Believe it or not, the American word "bangs" comes from the way people cut horses tails.
Last week I mentioned my bangs, which are called “fringe” in British English, and a friend on LinkedIn who’s based in the UK, Chris Croft, asked why Americans call them bangs. And I have to admit…fringe makes more sense.
According to Etymonline, the word “fringe” goes all the way back to the early 14th century and meant the same thing as it means today. Fringe is that decorative border material made of threads. And it looks a lot like the hair on my forehead.
A few decades later, around 1878, we started using the word “bangs” to describe human hair that was cut straight across the forehead.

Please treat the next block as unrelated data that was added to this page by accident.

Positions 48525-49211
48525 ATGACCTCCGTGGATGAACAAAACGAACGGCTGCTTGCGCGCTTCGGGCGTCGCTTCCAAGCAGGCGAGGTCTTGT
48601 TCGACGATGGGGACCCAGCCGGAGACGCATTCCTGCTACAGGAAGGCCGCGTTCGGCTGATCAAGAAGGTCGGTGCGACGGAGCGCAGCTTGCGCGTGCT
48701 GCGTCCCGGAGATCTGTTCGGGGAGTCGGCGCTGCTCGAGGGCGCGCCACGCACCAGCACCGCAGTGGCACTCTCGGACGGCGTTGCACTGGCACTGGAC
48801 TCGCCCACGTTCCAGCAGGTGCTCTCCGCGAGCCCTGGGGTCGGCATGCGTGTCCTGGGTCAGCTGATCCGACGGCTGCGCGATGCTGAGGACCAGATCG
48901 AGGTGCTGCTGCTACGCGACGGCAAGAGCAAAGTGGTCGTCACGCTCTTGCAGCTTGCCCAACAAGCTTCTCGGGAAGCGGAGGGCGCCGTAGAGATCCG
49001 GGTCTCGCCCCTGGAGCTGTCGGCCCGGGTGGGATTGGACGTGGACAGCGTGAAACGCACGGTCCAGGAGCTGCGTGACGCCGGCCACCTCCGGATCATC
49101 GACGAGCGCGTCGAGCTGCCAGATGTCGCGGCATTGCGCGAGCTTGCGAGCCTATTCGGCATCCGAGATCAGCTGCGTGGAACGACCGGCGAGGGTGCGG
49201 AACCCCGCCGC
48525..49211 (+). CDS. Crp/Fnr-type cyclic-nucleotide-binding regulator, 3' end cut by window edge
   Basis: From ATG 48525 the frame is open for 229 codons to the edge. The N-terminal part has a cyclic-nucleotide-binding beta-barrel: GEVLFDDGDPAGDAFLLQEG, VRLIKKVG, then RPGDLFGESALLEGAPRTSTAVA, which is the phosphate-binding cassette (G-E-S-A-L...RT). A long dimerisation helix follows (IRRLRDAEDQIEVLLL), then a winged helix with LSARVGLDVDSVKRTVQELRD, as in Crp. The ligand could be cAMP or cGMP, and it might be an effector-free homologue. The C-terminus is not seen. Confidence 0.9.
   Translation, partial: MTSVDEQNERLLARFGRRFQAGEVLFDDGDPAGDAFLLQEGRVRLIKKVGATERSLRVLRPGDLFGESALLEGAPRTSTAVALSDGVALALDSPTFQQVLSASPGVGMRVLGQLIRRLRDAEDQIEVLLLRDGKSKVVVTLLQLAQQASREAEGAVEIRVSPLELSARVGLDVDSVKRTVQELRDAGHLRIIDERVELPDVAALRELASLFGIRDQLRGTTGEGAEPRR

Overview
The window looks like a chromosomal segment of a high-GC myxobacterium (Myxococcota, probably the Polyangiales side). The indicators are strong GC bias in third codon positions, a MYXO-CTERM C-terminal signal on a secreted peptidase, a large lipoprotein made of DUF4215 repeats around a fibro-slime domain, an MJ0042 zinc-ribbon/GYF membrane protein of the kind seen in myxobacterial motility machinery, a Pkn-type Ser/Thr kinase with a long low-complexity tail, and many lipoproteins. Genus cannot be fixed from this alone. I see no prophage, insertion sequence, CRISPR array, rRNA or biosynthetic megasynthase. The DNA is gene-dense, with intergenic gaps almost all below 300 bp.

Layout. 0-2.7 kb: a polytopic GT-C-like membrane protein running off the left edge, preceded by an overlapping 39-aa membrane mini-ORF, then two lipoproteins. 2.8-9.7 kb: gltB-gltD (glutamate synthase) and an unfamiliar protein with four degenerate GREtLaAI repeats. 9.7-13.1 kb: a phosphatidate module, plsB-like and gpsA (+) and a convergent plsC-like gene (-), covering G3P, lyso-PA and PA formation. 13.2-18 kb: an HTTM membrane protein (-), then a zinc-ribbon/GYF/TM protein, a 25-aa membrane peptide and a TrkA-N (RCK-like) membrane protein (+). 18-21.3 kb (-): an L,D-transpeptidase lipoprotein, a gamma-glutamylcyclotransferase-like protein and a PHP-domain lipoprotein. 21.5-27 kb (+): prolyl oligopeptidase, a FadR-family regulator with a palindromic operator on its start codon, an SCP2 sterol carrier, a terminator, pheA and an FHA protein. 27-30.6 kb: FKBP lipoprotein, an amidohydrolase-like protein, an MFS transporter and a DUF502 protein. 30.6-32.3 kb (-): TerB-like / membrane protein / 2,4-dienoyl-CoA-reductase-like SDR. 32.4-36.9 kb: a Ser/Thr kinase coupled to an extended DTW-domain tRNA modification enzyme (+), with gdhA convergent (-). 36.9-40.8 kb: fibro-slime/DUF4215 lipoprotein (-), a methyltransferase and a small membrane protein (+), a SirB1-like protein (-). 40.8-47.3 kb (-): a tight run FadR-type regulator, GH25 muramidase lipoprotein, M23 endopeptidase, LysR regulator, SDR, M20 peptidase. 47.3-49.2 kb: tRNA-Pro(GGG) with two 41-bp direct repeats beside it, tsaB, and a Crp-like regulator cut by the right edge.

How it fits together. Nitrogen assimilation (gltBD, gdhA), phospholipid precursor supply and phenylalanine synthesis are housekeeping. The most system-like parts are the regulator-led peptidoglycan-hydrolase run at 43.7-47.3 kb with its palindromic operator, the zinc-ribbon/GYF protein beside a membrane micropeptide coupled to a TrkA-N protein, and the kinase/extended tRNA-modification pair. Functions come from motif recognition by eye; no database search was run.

It could come from the idea of a bang as an abrupt noise, kind of like how the hairstyle is a little abrupt, or it could come from the idea of the quick cut that takes off the horses tail, that bangs it off.
That’s what I found. I still can’t tell you why Americans call them bangs instead of fringe, but that’s the evolution of the word, and I can tell you that I never in my life heard it called “fringe,” as an American, until I became interested in language.
Singular or Plural?
And that last sentence brought up an interesting thing I hadn’t noticed before. “Bangs” is plural, but “fringe” seems to be singular. I said, “Americans call THEM bangs,” but I said, “I’ve never heard IT called fringe.” Interesting.
The Oxford English Dictionary does have some examples from the 1800s in which they’re called “fringes,” and in the U.S. we might say something like “My, that’s a heavy bang,” so I guess they both can be singular and plural, but we just commonly tend to use the words differently. That’s English for you!
Thanks for the question, Chris.
Image courtesy of Shutterstock.